A brief history of how the myth about lactic acid and massage therapy started.
Should you be concerned about the effects of lactic acid build-up in your muscles? If lactic acid really does what some people says it does, then you probably don’t want that substance anywhere near your muscular system. It is an acid. It burns, which you can feel directly, and it causes damage, which you experience as muscle fatigue or soreness. If you keep going long enough and produce enough lactic acid, then you “hit the wall.” Your body runs out of steam, and you can’t go any further.
If lactic acid does that, then it is a bad thing, even if the effects are only temporary. But that is a really big if—is it true what they say about lactic acid?
It turns out that reports of lactic acid’s effects are like a game of Telephone. It has been repeated from person to person, often getting tweaked in the telling. But the original message came from an experiment where the scientist was wrong about what he actually saw.
When the evidence shows that scientists were wrong, they adapt by changing their minds to be more right. If massage therapists change and adapt to what new evidence shows, then not only are they performing as science-based professionals and role models, but they are also delivering a powerful message to clients and professional colleagues about their readiness to become members of healthcare team members. The lactic acid massage myth is a good start.
What is lactic acid, and what does it do?
Lactic acid is an organic (carbon-based) acid found in many different natural processes. Like the words galaxies, the lactate ion, and lactation, its name shows its close connection to milk. Sour milk is where the Swedish chemist Carl Wilhelm Scheele identified it as a specific chemical compound in 1780. Its association with food continues to this day, where that sour taste is valued in foods ranging from yogurt to sourdough bread.
The closely-related chemical lactate is in the fluids given to trauma patients being treated for blood loss until they can rebuild that capacity on their own. It also appears to be a critical component in brain development and metabolism in multiple species, including humans.
Lactate is very important in muscle physiology because exercise causes your muscles to produce it from glucose and to use it for energy. But it is lactate, not lactic acid as many people still believe, it carries out that metabolic function.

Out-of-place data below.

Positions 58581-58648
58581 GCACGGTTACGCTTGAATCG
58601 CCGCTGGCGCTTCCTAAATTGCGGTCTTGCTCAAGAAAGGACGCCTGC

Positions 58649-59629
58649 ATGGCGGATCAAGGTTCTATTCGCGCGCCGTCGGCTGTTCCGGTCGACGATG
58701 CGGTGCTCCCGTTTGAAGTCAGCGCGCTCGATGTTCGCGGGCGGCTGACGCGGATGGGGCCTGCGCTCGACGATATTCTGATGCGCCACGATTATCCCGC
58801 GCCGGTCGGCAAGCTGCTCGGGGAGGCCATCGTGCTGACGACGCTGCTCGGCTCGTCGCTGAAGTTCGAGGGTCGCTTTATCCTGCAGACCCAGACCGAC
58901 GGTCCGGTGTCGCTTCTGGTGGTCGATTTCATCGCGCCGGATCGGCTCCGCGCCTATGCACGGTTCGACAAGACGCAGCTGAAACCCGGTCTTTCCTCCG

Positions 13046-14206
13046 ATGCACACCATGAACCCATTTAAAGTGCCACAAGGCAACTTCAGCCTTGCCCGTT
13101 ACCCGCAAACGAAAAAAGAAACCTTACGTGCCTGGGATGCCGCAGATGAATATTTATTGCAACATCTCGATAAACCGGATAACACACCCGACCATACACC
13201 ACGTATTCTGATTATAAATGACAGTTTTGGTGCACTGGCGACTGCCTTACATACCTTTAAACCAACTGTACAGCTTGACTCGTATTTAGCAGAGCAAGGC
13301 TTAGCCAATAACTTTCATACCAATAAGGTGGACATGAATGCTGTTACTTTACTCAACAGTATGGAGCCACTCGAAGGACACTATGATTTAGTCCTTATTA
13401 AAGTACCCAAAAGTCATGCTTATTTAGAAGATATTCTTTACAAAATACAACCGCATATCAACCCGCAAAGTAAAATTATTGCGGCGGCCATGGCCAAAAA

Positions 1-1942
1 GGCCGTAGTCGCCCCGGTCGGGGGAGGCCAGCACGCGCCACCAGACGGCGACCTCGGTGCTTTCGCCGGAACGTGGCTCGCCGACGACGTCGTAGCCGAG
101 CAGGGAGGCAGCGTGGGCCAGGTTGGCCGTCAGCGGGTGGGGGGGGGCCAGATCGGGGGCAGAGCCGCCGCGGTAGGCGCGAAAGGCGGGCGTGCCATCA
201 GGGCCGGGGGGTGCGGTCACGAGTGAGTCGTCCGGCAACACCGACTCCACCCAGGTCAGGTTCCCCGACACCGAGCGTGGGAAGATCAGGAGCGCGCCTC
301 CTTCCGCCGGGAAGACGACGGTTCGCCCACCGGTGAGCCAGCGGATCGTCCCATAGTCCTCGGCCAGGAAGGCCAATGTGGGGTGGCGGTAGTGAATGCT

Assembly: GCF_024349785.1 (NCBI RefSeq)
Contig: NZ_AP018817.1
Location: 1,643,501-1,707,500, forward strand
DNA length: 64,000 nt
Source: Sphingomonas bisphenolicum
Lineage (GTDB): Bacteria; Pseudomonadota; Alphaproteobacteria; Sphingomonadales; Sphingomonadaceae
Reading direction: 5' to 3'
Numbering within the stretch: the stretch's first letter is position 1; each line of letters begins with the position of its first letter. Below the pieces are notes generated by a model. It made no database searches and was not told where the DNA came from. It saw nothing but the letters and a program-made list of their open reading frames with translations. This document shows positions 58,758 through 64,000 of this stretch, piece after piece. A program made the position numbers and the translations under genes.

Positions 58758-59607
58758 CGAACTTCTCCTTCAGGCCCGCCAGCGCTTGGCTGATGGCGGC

Does massage really release toxins?
Not only is there no evidence that massage can release toxins—often attributed to lactic acid—from muscles, which would leave that possibility open to be shown in the future, but that idea contradicts what we know about muscle physiology and metabolism. If it were true, then what many scientists across time and cultures had demonstrated repeatedly about how our body works would be wrong.
To demonstrate the validity of the lactic acid and massage claim would take a lot of work, which is very likely to be impossible. The choice of what message that we want to send to the public is up to therapists.
Where did the myth that massage can remove lactic acid from muscles start?
The German biochemist Otto Meyerhof was awarded the Nobel Prize in Physiology and Medicine in 1922 for his work on cell physiology. He examined what was going on at a deeper level in cells and their use of energy. Although he pushed the boundaries in what had been impossible up until then and pioneered new and complex techniques to observe their actions, he got several things wrong about what those observations mean.
He published the idea that fatigue in muscles was caused by lactic acid, which in turn was caused by a lack of oxygen. People took that message and shared it with each other, changing and subtracting pieces of information and combining it with old ideas about toxic substances in the body. Thus, an industry was born.
Many people have invested in the myth that massage can squeeze lactic acid out of muscles that they are reluctant to take on the job of aligning the narrative with current scientific evidence. If massage therapy is to remain relevant in the post-Covid-19 era, practitioners must realize its potential as an actual healthcare profession.
As to what the evidence shows, Meyerhof’s idea about lactic acid began to fail very soon in scientific time—about seven years after winning the Nobel Prize. Starting with Einar Lundsgaard’s work in 1929, and continuing through many others’ research right up into the present, the evidence does not match the predictions that the lactic acid hypothesis would imply. It turned out to be lactate instead of lactic acid, and the old ideas about massage squeezing lactic acid out of muscles as a toxin was just a story, not the reality.
As for Meyerhof, even though he was wrong about the role of lactic acid in muscle fatigue, his other work has been borne out. It laid the groundwork for needed quantitative observations and theory in cell physiology and led to understanding the roles of how cells produce energy. It united chemistry, physics, and biology to show the integrated nature of physiology across scientific disciplines. By showing that these chemical processes work the same way in many different species, including humans, it highlights the unity and diversity of how life works.
Getting the role of lactic acid wrong was a mistake that needed correction, but it was not a fatal blow to Meyerhof’s body of scientific work. History is—and will continue to be—kind to him.